If you've ever ordered a piping hot pizza to your door, you already know that convenience is king. It's no secret that people are willing to pay for products that make their lives easier or less painful. But does that same principle hold up for products that consumers uniformly expect to be literally, physically painful, like getting vaccinated against the coronavirus?
Vaxart (VXRT 4.38%) is betting that, yes, people will prefer to avoid the pain of a jab if they have the option of taking its oral-pill vaccines. Its coronavirus candidate is shelf-stable, and intended for self-administration, making it significantly easier to distribute widely. However, that's assuming there will be a real market for vaccine tablets which will endure beyond the present phase of the pandemic, not to mention the assumption that tablets will be proven safe and effective in the clinical trials process. Now that there are a plethora of other coronavirus vaccines that are already approved for sale and actively gaining market share, can Vaxart still deliver for its investors?
Vaccine hesitators could be the key
According to a (questionably rigorous) survey that Vaxart commissioned recently, 32% of the people in the U.S. who are not currently intending to get vaccinated for COVID-19 would be likely to do so if they could take a pill instead of getting an injection. Vaxart's stock soared by 17% shortly after the announcement of the survey's results, though its worse-than-expected earnings report on Monday sent it right back down. Still, the idea that jab-reluctant individuals could constitute a discrete and accessible market is potentially a game-changer for the company.
Based on the survey of 1,501 people, the number of those willing to take a vaccine pill but not a shot could be as large as 18.7 million in the U.S. Given that major competitors like Pfizer and Moderna have jabs and not pills, this market of vaccine hesitators might be beyond their reach -- but not beyond Vaxart's. That's a critical consideration which could enable the small biotech to find a home in the coronavirus vaccine market despite a very late potential entry.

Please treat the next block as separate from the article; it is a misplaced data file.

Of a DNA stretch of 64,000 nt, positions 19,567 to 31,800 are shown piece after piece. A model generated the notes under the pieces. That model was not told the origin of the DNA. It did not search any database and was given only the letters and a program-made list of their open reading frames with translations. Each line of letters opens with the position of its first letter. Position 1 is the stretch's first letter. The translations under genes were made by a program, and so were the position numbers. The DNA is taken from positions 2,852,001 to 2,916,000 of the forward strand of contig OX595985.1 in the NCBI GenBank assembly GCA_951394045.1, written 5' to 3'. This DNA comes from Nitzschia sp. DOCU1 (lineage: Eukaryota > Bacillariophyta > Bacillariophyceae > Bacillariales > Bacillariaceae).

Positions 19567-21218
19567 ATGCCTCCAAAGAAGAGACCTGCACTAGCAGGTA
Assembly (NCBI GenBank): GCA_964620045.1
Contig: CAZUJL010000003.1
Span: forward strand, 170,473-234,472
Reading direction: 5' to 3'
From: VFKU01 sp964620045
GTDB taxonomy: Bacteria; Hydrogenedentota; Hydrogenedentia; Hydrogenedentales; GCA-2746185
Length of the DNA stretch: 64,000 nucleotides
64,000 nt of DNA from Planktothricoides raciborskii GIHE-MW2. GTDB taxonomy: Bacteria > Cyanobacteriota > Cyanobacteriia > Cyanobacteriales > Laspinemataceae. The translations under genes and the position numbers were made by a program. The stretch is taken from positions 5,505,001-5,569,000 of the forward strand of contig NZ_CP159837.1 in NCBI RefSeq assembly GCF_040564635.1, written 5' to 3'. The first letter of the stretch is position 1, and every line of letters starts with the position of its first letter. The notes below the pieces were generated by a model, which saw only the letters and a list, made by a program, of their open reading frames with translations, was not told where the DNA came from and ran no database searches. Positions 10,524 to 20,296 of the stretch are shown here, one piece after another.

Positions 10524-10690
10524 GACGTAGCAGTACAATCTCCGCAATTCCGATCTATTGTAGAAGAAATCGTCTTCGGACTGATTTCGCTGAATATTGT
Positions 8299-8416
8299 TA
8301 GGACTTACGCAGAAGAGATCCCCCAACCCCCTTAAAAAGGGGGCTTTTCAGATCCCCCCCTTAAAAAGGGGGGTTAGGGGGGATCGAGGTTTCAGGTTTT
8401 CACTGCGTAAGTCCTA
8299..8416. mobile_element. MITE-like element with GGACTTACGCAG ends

Of course, Vaxart's survey also reiterated the obvious: Nobody likes needles, and the convenience of a pill is an attractive feature. Per the results, seven out of 10 people in the U.S. would prefer to get vaccinated from the comfort of their homes, without a jab, and on their own schedule. But that doesn't exactly change the fact that the company's pill-based vaccination projects are nowhere near being ready for a widespread rollout. Vaxart will only start phase 2 clinical trials for its coronavirus vaccine in the second half of 2021.
With competitors surging, Vaxart's advantages aren't as impressive now
In light of vaccine supplies starting to saturate the U.S. market, my opinion on Vaxart's merit as an investment has shifted. I still agree with the idea that the company's tablets are logistically superior to the competition, which require refrigeration or specialized freezers to transport and store, not to mention the time of trained medical staff and an abundance of associated clinical goods like syringes to administer. These factors will be especially important in less-developed international markets, where clinical resources are tightly constrained.
But, at least in the U.S., these would-be competitive advantages aren't as useful anymore, because so many Americans will already be vaccinated by the time Vaxart's product ever hits the market -- if it ever does. And those advantages aren't relevant to accessing management's new target market of vaccine hesitators in the U.S. -- which, by the way, is a population that will probably not rush to get the company's pill even if it is approved in the next couple of years, assuming that COVID-19 caseloads continue to drop. Targeting hesitators could still work, but it's a long shot.
Vaxart is still a company I think will succeed in the long term, provided that it can prove in clinical trials that its candidate (and by extension, its oral vaccine technology) is effective. Indeed, there's still a tremendous global need for the kind of logistically easy-to-handle product that it's developing. Nonetheless, I believe its window of opportunity to address the American market has firmly closed, and its recent aspirations to vaccinate the unwilling with its tablets are probably not going to end as well as investors might wish.